Over the last few weeks, I’ve had the special fortune to be interviewed in depth by Aja Blanc who runs one of my favourite blogs, Moon Woman Rising on the deep & tender Art of Dreaming. Here is an excerpt:
“So many of us feel a deep longing to offer our gifts to the world, to contribute something meaningful to the deficits of our time, but there are so many sources offering spiritual guidance that it can be hard to know who to trust. But as a student said recently, “The beauty of Dreamwork is that it connects me to my inner teacher, who I know is guiding me to live my life according to me!”
And that’s just it – we can think of dreams as Nature, naturing us by way of symbols and stories. There is no outside guidance more creatively genius, or tailor-made for our personal growth – we just have to re-learn the language dreams are speaking, which is the mother-tongue of the soul. Despite the richness of the Sufi tradition, my own family home was very troubled and I left at a young age. With no parental guidance I was, in a sense, forced to turn to my inner world and very quickly learned that it was a source of powerful wisdom and it was rooting for my greatness!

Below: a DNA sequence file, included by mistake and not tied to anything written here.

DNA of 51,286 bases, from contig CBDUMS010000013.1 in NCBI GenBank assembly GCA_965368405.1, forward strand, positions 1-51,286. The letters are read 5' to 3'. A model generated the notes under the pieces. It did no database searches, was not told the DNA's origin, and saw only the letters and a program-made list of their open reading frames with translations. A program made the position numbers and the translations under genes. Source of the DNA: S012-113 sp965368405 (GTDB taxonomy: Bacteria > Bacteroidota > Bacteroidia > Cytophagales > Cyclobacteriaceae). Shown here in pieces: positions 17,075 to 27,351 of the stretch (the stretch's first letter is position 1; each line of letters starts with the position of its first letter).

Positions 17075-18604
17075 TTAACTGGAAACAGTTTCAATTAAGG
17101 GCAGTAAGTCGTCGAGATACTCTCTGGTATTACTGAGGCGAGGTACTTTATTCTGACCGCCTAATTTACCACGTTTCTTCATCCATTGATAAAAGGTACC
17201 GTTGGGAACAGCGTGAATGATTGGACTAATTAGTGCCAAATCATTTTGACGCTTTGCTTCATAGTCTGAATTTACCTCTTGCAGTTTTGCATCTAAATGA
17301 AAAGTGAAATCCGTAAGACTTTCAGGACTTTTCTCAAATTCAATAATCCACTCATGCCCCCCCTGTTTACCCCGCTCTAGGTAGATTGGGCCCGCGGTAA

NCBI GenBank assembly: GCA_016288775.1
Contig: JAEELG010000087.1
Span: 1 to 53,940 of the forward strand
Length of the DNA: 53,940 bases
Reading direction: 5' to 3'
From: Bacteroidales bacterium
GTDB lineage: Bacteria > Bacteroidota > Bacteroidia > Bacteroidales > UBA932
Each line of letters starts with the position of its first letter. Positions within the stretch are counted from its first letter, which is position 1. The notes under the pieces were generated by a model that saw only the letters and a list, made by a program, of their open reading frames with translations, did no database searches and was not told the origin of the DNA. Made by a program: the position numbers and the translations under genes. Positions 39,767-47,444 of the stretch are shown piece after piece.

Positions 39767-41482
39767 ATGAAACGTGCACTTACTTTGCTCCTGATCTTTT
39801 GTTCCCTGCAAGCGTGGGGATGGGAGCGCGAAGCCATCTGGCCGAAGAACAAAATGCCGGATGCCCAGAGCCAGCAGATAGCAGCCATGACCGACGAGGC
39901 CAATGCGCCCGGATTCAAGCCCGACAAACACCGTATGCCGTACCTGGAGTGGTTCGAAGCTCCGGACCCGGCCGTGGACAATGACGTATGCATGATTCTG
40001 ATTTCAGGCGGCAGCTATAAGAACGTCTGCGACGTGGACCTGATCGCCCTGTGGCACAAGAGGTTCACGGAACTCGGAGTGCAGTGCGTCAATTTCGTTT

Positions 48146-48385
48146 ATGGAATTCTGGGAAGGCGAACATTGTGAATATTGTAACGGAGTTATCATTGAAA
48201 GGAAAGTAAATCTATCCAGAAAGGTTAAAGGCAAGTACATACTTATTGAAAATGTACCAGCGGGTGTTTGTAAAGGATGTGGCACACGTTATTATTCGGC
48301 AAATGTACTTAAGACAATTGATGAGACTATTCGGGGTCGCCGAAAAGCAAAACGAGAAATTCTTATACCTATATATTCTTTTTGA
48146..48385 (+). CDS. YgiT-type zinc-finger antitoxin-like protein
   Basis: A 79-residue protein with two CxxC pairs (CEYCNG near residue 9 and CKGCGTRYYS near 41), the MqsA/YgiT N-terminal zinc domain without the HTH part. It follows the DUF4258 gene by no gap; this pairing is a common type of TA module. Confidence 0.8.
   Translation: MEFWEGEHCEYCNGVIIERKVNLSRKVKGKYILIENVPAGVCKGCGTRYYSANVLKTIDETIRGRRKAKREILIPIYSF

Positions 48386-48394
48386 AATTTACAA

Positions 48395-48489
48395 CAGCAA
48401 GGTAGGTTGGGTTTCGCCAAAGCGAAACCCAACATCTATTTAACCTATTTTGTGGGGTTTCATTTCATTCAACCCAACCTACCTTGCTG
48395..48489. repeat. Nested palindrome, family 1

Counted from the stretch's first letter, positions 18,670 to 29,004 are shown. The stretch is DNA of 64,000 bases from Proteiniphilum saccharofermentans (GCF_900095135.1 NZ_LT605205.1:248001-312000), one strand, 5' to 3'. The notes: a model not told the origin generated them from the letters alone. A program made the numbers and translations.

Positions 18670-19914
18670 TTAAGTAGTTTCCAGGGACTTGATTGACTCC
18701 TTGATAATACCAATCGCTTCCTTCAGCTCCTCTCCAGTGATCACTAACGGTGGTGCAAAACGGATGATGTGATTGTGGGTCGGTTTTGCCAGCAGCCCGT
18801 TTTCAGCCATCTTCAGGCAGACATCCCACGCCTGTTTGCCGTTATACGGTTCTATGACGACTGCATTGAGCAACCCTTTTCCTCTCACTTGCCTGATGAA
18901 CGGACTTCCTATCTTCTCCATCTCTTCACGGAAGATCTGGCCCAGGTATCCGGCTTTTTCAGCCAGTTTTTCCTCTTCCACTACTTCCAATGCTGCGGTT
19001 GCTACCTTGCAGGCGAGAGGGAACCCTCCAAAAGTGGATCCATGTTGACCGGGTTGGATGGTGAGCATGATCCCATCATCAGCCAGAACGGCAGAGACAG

People are often blown away when a dream tells them that they are a writer, or a healer or whatever their vocation may be – because it confirms their greatest hope. The dreams show them that it isn’t fanciful – they must follow that secret passion with a life-or-death commitment. One of the first things that happens when people get into this work is the releasing of shame around dark dreams, which seem to contain perverse or violent images, but which are often speaking to the ways in which we are being violent or dismissive of our own hearts.”
To read the full article and have a chance at winning a Private Dreamwork session with me, click here to get to Moon Woman Rising’s blog.